St Germanus

St Germans Memorial Angel
Semi-kneeling Angel on the Eliot Memorial at St Germans

Desks – Newspaper article (Western Morning News, 1902); 1902

According to a newspaper article, these finely-carved desks were the gift of Lord St German in October 1902. The fronts are ornamented with tracery and linen-fold panels and the ends with foliage of different patterns. The work was attributed to Rashleigh Pinwill of Plymouth, but no designer was named.

Door – Newspaper article (Western Morning News, 1903b) E.H. Sedding architect; 1903

In May 1903, it was announced in a newspaper article (Western Morning News, 1903a) that the Countess of St Germans had commissioned a door for the magnificent Norman portal of the church to replace the double doors there at the time. It would be a beautiful work of art and cost £100. By November that year the new door was in place and a further report stated that the work had been carried out by Rashleigh Pinwill to designs by Edmund Sedding (Western Morning News, 1903b). However, the metal work on the door, which includes a beautifully designed and crafted bronze handle made up of two sinuous fish, was by Henry Wilson (Beacham & Pevsner, 2014) who took over the architectural business of John Dando Sedding, uncle to Edmund.

Memorial – Photographs (PWDRO 116/76, 244/4 & 244/5); 1911

This beautifully designed and carved memorial is in the form of a semi-kneeling praying angel under an ornate canopy. The inscription reads ‘Dedicated All Saints Day 1911 as a thankoffering from Emily Countess of St Germans for her son John Glanville Cornwallis born St Barnabas Day 1890 the Son of Consolation’. The reason for such emotive language was that Emily’s elder son was found dead in the gun room at Port Eliot in 1909, having committed suicide. Then her husband, Henry Cornwallis Eliot 5th Earl, died suddenly from a stroke in September 1911 (The Globe, 1911), leaving John as heir – her ‘Son of Consolation’. The tragedy continued, however, and John died in 1922 at the age of 31 of wounds from an accident sustained during a point-to-point race (WDP, 1922). A small addition to this sad tale is that his correct name was John Granville Cornwallis Eliot, a mistake that would have been impossible to rectify.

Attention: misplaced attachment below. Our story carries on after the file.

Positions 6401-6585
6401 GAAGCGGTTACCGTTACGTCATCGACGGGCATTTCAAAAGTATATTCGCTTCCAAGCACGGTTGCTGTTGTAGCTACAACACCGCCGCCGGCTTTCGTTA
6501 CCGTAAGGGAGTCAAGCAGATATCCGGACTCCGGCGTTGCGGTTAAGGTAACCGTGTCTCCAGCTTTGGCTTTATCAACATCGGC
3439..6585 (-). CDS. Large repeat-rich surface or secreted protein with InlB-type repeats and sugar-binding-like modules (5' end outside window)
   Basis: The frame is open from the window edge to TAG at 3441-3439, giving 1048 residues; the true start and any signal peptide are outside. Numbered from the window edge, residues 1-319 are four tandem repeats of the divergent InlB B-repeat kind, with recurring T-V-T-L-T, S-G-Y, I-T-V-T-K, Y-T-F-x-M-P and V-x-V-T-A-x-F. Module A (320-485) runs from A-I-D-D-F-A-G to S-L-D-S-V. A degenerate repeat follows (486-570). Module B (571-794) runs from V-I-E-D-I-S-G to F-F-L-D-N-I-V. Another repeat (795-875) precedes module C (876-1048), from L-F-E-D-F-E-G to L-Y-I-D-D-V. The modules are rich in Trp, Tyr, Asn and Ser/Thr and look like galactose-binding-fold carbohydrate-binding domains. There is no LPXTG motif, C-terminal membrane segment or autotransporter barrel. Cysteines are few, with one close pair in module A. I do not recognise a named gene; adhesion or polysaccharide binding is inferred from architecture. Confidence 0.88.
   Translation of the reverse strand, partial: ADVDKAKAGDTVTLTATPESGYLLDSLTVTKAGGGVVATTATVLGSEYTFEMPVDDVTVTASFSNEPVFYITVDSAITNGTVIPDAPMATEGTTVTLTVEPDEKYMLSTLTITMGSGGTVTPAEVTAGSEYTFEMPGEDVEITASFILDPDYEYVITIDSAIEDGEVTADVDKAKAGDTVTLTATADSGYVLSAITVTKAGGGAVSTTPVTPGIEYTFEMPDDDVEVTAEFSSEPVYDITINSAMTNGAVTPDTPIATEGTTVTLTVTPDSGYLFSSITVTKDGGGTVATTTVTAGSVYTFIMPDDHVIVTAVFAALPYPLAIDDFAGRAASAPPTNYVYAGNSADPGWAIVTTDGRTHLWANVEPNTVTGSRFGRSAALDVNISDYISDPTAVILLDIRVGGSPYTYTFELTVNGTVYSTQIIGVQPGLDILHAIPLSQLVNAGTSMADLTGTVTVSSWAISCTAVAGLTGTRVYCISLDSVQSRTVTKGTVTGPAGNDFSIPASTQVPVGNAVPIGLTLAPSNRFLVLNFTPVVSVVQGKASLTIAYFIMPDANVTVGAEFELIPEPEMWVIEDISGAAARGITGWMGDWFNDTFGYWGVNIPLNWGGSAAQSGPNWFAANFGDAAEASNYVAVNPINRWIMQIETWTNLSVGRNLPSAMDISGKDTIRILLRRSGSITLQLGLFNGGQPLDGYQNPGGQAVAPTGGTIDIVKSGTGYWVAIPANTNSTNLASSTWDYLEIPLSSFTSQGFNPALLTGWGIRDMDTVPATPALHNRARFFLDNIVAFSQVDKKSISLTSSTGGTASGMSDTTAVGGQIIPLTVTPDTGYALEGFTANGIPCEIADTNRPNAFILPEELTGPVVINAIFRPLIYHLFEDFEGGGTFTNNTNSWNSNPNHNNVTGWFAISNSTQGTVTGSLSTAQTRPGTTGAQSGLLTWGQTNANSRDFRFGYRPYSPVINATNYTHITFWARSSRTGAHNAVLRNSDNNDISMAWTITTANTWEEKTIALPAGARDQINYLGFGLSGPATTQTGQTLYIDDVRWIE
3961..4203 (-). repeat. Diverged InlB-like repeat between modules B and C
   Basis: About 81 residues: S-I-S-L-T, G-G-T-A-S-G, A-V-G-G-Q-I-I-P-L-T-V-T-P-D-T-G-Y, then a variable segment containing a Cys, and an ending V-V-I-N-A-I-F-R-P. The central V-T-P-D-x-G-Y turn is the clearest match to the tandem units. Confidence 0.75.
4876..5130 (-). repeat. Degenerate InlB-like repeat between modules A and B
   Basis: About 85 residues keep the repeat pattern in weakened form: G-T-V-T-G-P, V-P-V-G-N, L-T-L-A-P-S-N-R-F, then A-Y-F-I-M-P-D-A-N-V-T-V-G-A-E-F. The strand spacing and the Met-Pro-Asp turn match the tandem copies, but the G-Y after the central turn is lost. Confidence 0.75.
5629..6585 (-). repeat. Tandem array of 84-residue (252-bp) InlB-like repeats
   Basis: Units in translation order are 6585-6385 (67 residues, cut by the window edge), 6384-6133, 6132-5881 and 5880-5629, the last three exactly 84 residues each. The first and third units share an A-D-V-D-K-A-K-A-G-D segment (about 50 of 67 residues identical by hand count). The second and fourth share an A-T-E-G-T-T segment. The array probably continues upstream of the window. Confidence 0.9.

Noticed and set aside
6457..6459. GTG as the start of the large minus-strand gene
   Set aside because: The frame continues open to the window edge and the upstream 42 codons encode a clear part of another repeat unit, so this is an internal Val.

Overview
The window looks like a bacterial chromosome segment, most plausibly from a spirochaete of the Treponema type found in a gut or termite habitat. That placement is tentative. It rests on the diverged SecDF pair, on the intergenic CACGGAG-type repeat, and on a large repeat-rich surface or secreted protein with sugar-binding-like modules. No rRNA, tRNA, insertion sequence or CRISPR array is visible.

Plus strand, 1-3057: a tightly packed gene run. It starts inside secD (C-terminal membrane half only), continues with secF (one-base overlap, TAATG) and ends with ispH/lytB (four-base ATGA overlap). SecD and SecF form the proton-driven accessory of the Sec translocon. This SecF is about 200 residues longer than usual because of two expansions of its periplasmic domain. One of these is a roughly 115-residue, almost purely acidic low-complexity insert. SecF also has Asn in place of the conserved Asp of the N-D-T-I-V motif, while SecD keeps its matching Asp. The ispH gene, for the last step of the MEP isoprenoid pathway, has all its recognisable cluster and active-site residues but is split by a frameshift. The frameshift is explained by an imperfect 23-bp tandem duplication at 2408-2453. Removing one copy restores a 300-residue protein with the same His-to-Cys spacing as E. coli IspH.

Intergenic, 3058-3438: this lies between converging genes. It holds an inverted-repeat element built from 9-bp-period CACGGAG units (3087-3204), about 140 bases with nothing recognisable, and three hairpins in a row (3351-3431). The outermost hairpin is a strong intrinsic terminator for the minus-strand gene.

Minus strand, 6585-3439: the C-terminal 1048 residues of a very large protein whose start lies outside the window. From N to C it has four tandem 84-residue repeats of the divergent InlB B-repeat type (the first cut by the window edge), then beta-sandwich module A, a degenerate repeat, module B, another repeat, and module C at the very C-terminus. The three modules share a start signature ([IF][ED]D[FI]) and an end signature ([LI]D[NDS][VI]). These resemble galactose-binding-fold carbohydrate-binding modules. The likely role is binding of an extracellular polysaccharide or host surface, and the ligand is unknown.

Sources

Beacham, P. & Pevsner, N. (2014) The Buildings of England. Cornwall. Yale University Press, London.

PWDRO 116/76 Photograph. St Germans. Memorial Credence.

PWDRO 244/4 Photograph Album. Various. Woodcarvings.

PWDRO 244/5 Photograph Album. Various. Woodcarvings.

The Globe (1911) Death of Lord St. Germans. 25 September 1911 p.8.

Western Daily Press (1922) Lord St. Germans Dead. 3 April p. 5.

Western Morning News (1902) West of England News. 25 October p. 6.

Western Morning News (1903a) West of England News. 5 May p. 6.

Western Morning News (1903b) West of England News. 23 October p. 6.